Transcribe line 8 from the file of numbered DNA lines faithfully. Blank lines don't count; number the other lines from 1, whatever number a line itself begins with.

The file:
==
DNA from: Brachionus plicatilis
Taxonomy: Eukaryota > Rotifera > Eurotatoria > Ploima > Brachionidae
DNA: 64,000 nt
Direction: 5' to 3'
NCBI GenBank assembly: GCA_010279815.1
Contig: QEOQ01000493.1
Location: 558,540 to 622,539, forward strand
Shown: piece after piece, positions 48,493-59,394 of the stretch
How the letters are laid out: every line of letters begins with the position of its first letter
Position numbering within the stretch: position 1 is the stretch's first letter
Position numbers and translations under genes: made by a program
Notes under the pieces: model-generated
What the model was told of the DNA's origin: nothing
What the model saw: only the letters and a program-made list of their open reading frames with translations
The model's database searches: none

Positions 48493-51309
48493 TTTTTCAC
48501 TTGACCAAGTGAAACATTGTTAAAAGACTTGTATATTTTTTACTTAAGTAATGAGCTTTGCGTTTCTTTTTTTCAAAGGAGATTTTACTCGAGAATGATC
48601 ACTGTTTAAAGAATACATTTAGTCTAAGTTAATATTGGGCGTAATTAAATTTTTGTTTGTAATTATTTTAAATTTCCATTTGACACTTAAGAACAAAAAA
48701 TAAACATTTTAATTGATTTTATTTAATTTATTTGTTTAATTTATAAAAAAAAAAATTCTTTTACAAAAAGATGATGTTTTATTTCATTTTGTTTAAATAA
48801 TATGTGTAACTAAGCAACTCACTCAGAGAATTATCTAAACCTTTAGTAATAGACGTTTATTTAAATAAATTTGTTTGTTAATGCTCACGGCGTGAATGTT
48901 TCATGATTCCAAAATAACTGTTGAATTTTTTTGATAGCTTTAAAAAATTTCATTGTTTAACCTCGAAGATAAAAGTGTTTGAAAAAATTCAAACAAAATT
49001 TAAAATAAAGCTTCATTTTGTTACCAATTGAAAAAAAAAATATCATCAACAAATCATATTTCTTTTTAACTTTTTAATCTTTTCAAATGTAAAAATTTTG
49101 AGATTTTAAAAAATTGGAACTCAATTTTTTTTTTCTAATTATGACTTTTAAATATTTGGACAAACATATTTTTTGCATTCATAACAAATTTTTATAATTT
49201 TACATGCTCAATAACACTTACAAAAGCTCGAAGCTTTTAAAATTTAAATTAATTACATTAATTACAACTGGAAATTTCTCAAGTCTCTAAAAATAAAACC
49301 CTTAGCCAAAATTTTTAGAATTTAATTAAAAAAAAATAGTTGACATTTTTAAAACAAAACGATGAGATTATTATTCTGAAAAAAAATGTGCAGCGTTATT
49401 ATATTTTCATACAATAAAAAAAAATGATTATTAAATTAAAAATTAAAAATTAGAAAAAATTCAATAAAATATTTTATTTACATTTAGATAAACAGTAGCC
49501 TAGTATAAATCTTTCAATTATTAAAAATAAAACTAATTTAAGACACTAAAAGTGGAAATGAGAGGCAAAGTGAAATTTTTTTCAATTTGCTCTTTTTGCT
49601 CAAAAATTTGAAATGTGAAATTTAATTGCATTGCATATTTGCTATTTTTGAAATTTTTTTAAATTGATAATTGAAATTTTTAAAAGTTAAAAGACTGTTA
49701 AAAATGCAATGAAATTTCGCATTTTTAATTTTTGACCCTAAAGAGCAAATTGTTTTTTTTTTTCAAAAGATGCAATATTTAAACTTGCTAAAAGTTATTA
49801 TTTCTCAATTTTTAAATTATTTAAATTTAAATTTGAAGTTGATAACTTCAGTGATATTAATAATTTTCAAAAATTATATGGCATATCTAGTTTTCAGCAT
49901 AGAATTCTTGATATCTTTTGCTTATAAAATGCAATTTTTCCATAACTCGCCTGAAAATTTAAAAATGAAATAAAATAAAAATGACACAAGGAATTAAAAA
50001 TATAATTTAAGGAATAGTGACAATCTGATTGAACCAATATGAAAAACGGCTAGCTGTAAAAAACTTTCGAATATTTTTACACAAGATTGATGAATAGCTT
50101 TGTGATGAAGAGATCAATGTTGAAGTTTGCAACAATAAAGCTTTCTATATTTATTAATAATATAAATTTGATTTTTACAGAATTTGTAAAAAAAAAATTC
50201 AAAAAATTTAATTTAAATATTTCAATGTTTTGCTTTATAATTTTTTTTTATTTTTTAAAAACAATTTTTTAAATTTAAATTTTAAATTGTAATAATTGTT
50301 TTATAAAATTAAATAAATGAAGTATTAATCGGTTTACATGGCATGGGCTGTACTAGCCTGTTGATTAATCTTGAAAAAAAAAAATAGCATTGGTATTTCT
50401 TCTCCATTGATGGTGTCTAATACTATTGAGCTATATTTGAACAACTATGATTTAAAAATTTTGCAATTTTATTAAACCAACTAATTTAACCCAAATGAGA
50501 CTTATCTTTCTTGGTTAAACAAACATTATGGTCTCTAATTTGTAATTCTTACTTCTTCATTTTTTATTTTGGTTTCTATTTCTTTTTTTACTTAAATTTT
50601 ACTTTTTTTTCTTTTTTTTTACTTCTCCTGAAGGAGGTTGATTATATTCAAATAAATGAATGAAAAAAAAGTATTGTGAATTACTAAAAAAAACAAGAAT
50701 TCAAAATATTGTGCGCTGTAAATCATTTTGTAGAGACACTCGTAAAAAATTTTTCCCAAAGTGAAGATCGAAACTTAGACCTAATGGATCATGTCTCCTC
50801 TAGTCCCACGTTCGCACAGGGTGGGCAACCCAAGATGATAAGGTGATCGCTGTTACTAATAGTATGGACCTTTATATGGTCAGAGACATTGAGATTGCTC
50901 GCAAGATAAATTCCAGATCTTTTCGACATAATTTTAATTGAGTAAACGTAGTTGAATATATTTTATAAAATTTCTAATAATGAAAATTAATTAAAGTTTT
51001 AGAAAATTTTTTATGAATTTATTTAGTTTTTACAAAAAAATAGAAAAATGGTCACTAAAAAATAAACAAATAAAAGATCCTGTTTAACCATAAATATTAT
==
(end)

Shown: piece after piece, positions 48,493-59,394 of the stretch